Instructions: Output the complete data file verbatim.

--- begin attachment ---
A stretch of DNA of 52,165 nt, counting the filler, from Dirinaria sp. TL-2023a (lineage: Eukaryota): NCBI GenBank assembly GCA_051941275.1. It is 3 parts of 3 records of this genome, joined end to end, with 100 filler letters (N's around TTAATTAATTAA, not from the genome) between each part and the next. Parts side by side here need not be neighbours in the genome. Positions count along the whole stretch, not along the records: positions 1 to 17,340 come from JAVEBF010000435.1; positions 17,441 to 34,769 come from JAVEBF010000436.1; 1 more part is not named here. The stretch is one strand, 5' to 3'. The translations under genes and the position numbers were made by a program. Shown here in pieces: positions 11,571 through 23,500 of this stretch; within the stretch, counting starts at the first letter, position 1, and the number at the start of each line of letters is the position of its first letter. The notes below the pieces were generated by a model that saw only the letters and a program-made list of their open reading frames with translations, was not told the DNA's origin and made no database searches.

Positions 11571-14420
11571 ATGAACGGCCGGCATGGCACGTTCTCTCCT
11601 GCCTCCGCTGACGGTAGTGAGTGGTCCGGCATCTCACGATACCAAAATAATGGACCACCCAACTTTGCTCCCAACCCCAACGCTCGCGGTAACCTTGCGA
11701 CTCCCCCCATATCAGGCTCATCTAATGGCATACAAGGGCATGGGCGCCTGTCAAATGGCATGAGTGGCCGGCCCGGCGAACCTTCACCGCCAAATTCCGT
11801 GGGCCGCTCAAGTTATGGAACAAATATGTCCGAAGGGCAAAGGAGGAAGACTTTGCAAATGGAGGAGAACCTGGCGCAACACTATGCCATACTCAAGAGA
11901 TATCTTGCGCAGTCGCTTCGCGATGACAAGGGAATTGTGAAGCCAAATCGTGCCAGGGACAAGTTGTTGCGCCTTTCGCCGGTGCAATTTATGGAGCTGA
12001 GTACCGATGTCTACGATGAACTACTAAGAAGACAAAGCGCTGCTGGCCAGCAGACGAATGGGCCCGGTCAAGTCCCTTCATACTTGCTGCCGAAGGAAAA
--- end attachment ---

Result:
A stretch of DNA of 52,165 nt, counting the filler, from Dirinaria sp. TL-2023a (lineage: Eukaryota): NCBI GenBank assembly GCA_051941275.1. It is 3 parts of 3 records of this genome, joined end to end, with 100 filler letters (N's around TTAATTAATTAA, not from the genome) between each part and the next. Parts side by side here need not be neighbours in the genome. Positions count along the whole stretch, not along the records: positions 1 to 17,340 come from JAVEBF010000435.1; positions 17,441 to 34,769 come from JAVEBF010000436.1; 1 more part is not named here. The stretch is one strand, 5' to 3'. The translations under genes and the position numbers were made by a program. Shown here in pieces: positions 11,571 through 23,500 of this stretch; within the stretch, counting starts at the first letter, position 1, and the number at the start of each line of letters is the position of its first letter. The notes below the pieces were generated by a model that saw only the letters and a program-made list of their open reading frames with translations, was not told the DNA's origin and made no database searches.

Positions 11571-14420
11571 ATGAACGGCCGGCATGGCACGTTCTCTCCT
11601 GCCTCCGCTGACGGTAGTGAGTGGTCCGGCATCTCACGATACCAAAATAATGGACCACCCAACTTTGCTCCCAACCCCAACGCTCGCGGTAACCTTGCGA
11701 CTCCCCCCATATCAGGCTCATCTAATGGCATACAAGGGCATGGGCGCCTGTCAAATGGCATGAGTGGCCGGCCCGGCGAACCTTCACCGCCAAATTCCGT
11801 GGGCCGCTCAAGTTATGGAACAAATATGTCCGAAGGGCAAAGGAGGAAGACTTTGCAAATGGAGGAGAACCTGGCGCAACACTATGCCATACTCAAGAGA
11901 TATCTTGCGCAGTCGCTTCGCGATGACAAGGGAATTGTGAAGCCAAATCGTGCCAGGGACAAGTTGTTGCGCCTTTCGCCGGTGCAATTTATGGAGCTGA
12001 GTACCGATGTCTACGATGAACTACTAAGAAGACAAAGCGCTGCTGGCCAGCAGACGAATGGGCCCGGTCAAGTCCCTTCATACTTGCTGCCGAAGGAAAA